Amid the turmoil of 2020, business leaders found their pandemic response hindered by non-agile data processes. So, it’s no surprise that almost three-fifths of global CEOs are now focused on aggressively ramping up their operational agility and flexibility, with one particular data management technology seeing major growth: the customer data platform (CDP).
By consolidating information from multiple sources, CDPs bring data into order and uncover valuable insights for navigating COVID-19 chaos — abilities that are a large part of the reason their popularity is soaring. Already topping $2 billion worldwide, the total market value is expected to reach over $10 billion within the next five years.
Despite this enthusiasm, however, lack of understanding is preventing many businesses from realizing maximum CDP power, especially around their functionality and how they deliver benefits outside the marketing department. To harness the potential of CDPs as an agility and success driver, these misconceptions must be addressed and eliminated.
1. “CDPs are just for marketers”
Given the capacity of CDPs to translate data into an all-encompassing view of each customer, it’s not hard to see why they are closely associated with marketing. Unified knowledge is essential for marketers to serve targeted messages that cut through the cross-channel noise and build meaningful connections. Oversight of individual activity is also critical to accurately measure marketing impact, especially in today’s high-pressure climate. By tracking how many website visits, landing page sign-ups or purchases campaigns drive, marketers can precisely monitor performance and identify opportunities to improve resonance and results.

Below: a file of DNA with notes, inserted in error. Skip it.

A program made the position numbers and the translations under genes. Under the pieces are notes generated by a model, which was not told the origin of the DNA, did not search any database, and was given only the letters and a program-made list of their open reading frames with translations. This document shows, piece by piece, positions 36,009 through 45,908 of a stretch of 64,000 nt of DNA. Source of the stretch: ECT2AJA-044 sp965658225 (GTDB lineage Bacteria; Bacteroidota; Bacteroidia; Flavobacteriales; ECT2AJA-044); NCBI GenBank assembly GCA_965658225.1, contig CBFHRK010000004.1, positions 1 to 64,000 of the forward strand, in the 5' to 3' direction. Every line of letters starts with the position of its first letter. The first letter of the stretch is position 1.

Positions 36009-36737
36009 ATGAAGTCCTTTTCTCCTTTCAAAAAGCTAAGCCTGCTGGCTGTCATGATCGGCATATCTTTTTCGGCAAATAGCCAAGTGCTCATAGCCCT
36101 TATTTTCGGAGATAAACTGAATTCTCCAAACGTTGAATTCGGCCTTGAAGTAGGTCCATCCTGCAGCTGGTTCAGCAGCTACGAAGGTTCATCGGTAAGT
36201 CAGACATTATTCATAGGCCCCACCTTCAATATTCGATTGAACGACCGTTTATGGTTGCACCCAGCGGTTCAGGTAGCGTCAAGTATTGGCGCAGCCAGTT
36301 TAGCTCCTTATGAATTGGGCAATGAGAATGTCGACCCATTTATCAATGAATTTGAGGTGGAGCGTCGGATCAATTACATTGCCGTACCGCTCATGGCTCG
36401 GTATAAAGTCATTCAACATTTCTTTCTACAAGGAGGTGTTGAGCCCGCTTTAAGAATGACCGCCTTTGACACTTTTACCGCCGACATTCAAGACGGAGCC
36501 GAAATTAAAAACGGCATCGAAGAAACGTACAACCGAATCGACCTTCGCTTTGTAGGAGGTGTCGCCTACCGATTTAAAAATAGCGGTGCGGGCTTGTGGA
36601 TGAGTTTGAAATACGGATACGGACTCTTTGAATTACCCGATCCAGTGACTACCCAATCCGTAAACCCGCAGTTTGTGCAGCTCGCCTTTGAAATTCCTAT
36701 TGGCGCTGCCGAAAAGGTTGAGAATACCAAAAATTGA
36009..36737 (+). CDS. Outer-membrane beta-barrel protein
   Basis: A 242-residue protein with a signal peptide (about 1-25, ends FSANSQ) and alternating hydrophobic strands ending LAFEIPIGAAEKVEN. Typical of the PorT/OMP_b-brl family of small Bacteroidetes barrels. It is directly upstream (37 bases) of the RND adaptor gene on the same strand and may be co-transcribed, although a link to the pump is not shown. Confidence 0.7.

But CDP value isn’t exclusively limited to marketing advantages. Take, for example, customer experience. Recent studies show a core element of what sets high-performing firms apart is leveraging data to deliver seamless experiences that spark delight at each interaction. Achieving this depends on complete visibility into customer journeys, which in turn calls for organization-wide data integration. With a CDP, firms can bridge internal divides — including silos between digital analytics, finance, marketing and service teams — to obtain the holistic insight needed for creating engaging experiences throughout the customer lifecycle.
In practical terms, for instance, that may entail knowing that an existing mobile customer has received a discount offer and then browsed through available plans via the company app before contacting the call center. Access to this insight would enable the service operator to discuss the specific options they want and satisfy their unique requirements faster.
Moreover, streamlined data coordination can also enhance overall operations. By linking information and reconciling discrepancies, such as ID variations and duplications, CDPs enable better inter-department collaboration and decision-making. Feedback data can inform re-targeting campaigns and product development, as well as customer support and retention initiatives. Similarly, information about global purchases can help identify where companies should be increasing both supply and marketing focus.
2. “A panacea for data issues”